How many of the above is your coaching business missing right now (be honest!)?

If you have come into coaching from a non-business background, you may well find your coaching business missing some or all of the above.

Well, that may be the bad news. Now for the good news!

SOLUTION: What you can do 

You can do what successful businesses are doing …

1. Create a Strategic Business Plan

A – B = C

A Strategic Business Plan (S.B.P.) is an essential roadmap for your financial success, it is a plan of what you want to achieve and how you plan to achieve it. It will help you guestimate your sales income over a given period (A), and place that against the projected cost of acquiring those sales in that same period (B). This will leave you with your operating profit (C). Of course, there is a little more to it than that, but from a big picture sense, that’s what it is about.

A business plan is usually created at the start of a business, and should be revisited and updated frequently to help you stay on track and achieve your targets.

I have created a business plan template for ‘The Coaches Club’ members specifically designed with coaches in mind. More on this exciting new project in another newsletter on The Coaches Club to follow…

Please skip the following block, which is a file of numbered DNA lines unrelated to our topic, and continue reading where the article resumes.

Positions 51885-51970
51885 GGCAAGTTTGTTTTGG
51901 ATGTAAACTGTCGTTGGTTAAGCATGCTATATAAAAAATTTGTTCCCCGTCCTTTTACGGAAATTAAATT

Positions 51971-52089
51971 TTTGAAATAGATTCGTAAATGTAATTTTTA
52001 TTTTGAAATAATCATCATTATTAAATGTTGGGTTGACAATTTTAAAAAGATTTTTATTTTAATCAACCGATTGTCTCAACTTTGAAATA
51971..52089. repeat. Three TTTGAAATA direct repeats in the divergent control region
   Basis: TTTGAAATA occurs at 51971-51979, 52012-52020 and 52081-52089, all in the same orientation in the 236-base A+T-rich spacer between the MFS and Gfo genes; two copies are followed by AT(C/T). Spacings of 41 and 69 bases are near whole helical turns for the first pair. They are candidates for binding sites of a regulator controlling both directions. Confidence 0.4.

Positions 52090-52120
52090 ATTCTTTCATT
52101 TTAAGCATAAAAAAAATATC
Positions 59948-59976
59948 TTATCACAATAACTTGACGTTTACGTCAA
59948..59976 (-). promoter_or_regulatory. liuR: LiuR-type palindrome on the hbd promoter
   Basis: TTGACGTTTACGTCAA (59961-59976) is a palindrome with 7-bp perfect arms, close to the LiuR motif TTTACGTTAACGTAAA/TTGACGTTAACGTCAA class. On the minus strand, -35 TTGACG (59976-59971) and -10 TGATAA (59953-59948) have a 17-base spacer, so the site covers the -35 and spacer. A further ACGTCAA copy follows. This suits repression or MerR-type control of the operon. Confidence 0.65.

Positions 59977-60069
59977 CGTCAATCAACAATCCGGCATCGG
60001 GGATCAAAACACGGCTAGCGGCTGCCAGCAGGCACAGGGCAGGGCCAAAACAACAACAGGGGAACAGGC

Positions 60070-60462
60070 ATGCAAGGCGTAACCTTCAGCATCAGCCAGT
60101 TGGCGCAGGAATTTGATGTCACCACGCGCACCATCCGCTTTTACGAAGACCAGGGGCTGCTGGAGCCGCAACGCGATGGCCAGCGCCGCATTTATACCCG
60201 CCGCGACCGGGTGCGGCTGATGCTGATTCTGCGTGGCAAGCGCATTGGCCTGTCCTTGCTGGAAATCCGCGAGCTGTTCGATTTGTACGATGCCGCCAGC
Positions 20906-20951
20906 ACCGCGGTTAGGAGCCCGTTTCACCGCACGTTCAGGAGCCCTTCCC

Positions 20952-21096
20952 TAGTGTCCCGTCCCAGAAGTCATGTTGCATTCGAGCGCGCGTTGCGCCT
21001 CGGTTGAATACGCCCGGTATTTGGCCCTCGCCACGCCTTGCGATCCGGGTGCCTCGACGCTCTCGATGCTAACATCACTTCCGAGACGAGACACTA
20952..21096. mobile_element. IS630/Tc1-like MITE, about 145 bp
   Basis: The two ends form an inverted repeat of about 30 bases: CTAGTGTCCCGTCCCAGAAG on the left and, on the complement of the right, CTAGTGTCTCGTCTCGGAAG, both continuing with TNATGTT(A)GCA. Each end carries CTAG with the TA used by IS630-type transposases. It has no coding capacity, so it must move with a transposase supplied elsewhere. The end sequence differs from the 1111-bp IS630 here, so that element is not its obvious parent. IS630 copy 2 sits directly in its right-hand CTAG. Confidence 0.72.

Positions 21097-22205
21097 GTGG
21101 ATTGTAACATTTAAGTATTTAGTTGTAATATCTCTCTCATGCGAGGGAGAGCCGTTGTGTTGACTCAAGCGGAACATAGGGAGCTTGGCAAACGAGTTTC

2. Create Weekly, Monthly, Quarterly and Yearly Targets

A successful business plan is supported by regular planning and feedback. Having weekly, monthly and quarterly targets will let you know if you are on track to achieve your yearly targets. The benefit of this is that it will help you change your approach if what you are doing is not achieving your financial or business goals. It is essential to be aware of whether or not your business is on track.

I have a process that helps enormously with this. I call it ‘Create and Conclude’ and ‘Recap and Reset’. I Create a plan for the week ahead on a Sunday evening and then Conclude on the Friday afternoon to see if I have achieved that week’s goals. In addition, as a component part of this process, I also Recap what I have achieved at the end of each day and then Reset my plans for the following day – plan tomorrow today!


3. Create A Consistent Marketing Strategy (including automation)

Coaches, consultants and other small-business entrepreneurs need to reach their target market and be visible in the marketplace. Internet-based marketing is vital in today’s information age. Marketeers talk of creating a lists of potential clients. If these potential clients are ‘fans’ of your message and what you do (preferably screaming fans!), then a list of a thousand such ‘engaged fans’ could guarantee your financial future.